More job ads, but fewer seeking work in November

Job seekers were less active in November, but employers’ demand for labour is continuing to accelerate, according to the latest data released today.

The SEEK Employment Index, which measures the ratio of new job ads to job applications, jumped by 5.3% for the month, its biggest increase for the year.

SEEK joint CEO Paul Bassat said: “The jump in new jobs advertised during November made it clear that employers were not concerned about delaying hiring activity until the outcome of the federal election was known. It is a tough market out there and the reality is that many employers who are hoping to secure new staff prior to Christmas will not be successful.”

The index now stands 14.5% higher than at this time last year, indicating that it has become considerably more difficult for employers to fill vacant positions over the past 12 months.

The trend is also reflected in ANZ job statistics released today. The total number of jobs advertised in major metropolitan newspapers and on the internet increased by 0.7% in November to a weekly average of 256,356 per week.

This follows a 2.7% rise in total advertisements recorded in October. The total number of advertisements in November was 36.8% higher than 12 months ago.

The SEEK Employment Index found that demand for labour surged in November with the number of new jobs advertised increasing by 6.2% (seasonally adjusted) from October. There were 43.8% more new jobs advertised last month than at the same time last year, and the trend indicates that demand for labour is continuing to accelerate.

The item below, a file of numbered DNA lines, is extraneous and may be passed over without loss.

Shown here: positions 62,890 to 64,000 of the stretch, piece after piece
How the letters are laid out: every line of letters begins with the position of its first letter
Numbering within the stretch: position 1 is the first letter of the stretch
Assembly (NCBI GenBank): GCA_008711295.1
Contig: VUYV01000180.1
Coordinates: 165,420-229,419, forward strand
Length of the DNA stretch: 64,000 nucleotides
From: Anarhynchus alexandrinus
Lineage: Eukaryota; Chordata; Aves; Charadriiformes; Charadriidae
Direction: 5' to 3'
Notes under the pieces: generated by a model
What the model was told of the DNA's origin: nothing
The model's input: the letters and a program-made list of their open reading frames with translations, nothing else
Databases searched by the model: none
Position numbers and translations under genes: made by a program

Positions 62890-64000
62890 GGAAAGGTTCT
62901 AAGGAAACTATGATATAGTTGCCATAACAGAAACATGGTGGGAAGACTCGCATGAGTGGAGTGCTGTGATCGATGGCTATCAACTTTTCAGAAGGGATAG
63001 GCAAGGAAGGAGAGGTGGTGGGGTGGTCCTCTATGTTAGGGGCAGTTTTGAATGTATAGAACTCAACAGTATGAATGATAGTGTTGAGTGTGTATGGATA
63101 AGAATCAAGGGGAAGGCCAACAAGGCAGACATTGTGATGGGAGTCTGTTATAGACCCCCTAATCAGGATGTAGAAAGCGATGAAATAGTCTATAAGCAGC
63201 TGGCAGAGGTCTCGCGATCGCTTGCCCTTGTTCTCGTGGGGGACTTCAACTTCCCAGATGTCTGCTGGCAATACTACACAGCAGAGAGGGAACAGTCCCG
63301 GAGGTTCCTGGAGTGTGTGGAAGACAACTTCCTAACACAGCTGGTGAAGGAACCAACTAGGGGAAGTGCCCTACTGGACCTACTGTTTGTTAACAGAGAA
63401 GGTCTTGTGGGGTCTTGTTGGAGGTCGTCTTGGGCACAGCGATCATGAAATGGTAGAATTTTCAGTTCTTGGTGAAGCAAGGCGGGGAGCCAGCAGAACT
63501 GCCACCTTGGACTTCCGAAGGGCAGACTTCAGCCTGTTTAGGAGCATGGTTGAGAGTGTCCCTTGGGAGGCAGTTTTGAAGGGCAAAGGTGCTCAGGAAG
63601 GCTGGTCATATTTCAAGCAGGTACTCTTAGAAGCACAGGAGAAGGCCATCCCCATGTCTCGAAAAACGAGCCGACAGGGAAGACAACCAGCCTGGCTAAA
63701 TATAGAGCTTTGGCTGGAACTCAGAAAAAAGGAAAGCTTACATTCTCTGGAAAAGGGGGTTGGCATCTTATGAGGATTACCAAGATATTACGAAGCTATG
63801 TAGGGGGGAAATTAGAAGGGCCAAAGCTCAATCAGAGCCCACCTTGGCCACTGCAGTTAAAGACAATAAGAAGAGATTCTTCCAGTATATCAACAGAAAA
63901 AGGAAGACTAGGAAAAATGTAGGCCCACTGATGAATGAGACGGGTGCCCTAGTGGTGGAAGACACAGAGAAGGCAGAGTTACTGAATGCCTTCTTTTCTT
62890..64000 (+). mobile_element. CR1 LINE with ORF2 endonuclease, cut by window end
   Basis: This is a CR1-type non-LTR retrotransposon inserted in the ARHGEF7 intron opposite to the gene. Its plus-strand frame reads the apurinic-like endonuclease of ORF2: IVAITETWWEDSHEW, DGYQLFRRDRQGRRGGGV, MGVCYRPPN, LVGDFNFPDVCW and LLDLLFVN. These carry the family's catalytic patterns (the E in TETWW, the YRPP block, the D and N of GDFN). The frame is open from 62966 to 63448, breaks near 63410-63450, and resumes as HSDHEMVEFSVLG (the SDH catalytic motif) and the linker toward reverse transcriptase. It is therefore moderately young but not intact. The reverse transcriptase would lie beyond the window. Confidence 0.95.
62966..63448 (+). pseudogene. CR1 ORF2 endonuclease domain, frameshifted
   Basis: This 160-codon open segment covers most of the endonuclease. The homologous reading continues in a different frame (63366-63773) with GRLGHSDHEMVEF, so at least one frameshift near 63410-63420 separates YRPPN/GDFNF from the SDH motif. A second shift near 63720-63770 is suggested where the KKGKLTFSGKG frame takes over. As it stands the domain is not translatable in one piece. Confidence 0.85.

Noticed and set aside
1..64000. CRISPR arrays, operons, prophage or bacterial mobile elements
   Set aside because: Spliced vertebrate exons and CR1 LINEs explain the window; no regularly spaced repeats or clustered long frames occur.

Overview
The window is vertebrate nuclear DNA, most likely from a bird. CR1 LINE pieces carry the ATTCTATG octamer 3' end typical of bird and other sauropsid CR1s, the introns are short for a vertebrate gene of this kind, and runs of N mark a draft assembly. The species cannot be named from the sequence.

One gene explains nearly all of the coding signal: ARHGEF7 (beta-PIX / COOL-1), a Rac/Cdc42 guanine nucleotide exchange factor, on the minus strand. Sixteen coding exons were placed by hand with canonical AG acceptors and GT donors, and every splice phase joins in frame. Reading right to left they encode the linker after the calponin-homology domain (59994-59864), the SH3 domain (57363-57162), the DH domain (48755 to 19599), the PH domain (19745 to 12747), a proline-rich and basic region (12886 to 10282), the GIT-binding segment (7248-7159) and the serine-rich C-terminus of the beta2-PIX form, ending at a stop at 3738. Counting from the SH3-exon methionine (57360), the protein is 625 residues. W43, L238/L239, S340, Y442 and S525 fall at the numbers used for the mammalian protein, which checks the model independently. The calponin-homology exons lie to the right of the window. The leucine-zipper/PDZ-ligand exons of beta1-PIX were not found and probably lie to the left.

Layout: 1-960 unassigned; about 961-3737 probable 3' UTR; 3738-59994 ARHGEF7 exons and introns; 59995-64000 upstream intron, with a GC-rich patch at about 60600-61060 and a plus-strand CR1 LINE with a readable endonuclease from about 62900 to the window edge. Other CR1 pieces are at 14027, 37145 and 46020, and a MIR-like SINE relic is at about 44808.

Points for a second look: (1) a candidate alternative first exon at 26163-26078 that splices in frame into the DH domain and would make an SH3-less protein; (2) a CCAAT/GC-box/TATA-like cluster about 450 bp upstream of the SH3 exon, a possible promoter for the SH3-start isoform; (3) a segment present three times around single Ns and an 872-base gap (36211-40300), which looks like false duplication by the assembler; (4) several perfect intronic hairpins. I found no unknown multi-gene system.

Job seeking activity decreased slightly in November, with the number of job applications falling by 1.3% on a national basis. Job seekers in the ACT were the most active, posting a 3.2% increase in job applications, however falls were recorded in all other states and territories.

The good news is that Bassat says job seekers will come back into the market in the new year. “Our advice to employers who are struggling to fill positions is to take a longer term view and specifically target people who will be looking for a career change over the next few months,” he said.

ANZ head of Australian economics Tony Pearson believes the demand for labour is easing. “The demand for labour is not rising as strongly as it was earlier in the year. The forward nature of the relationship between the job advertisements series and employment suggests that employment growth will continue to slow over coming months, although it will remain positive.”


The top five jobs employers found hardest to fill in November 2007 were:

The top five most competitive occupations in November 2007 were:

1. Construction (landscape architects)

1. Manufacturing/operations (packers/fillers)

2. Legal (senior associate solicitors)

2. Call centre/customer service (telemarketers)

3. Government/defence (navy staff)

3. Hospitality and tourism (housekeepers)

4. Healthcare and medical (radiologists and sonographers)

4. Hospitality and tourism (airline staff)

5. Construction (planners)

5. Administration (data entry/word processing)


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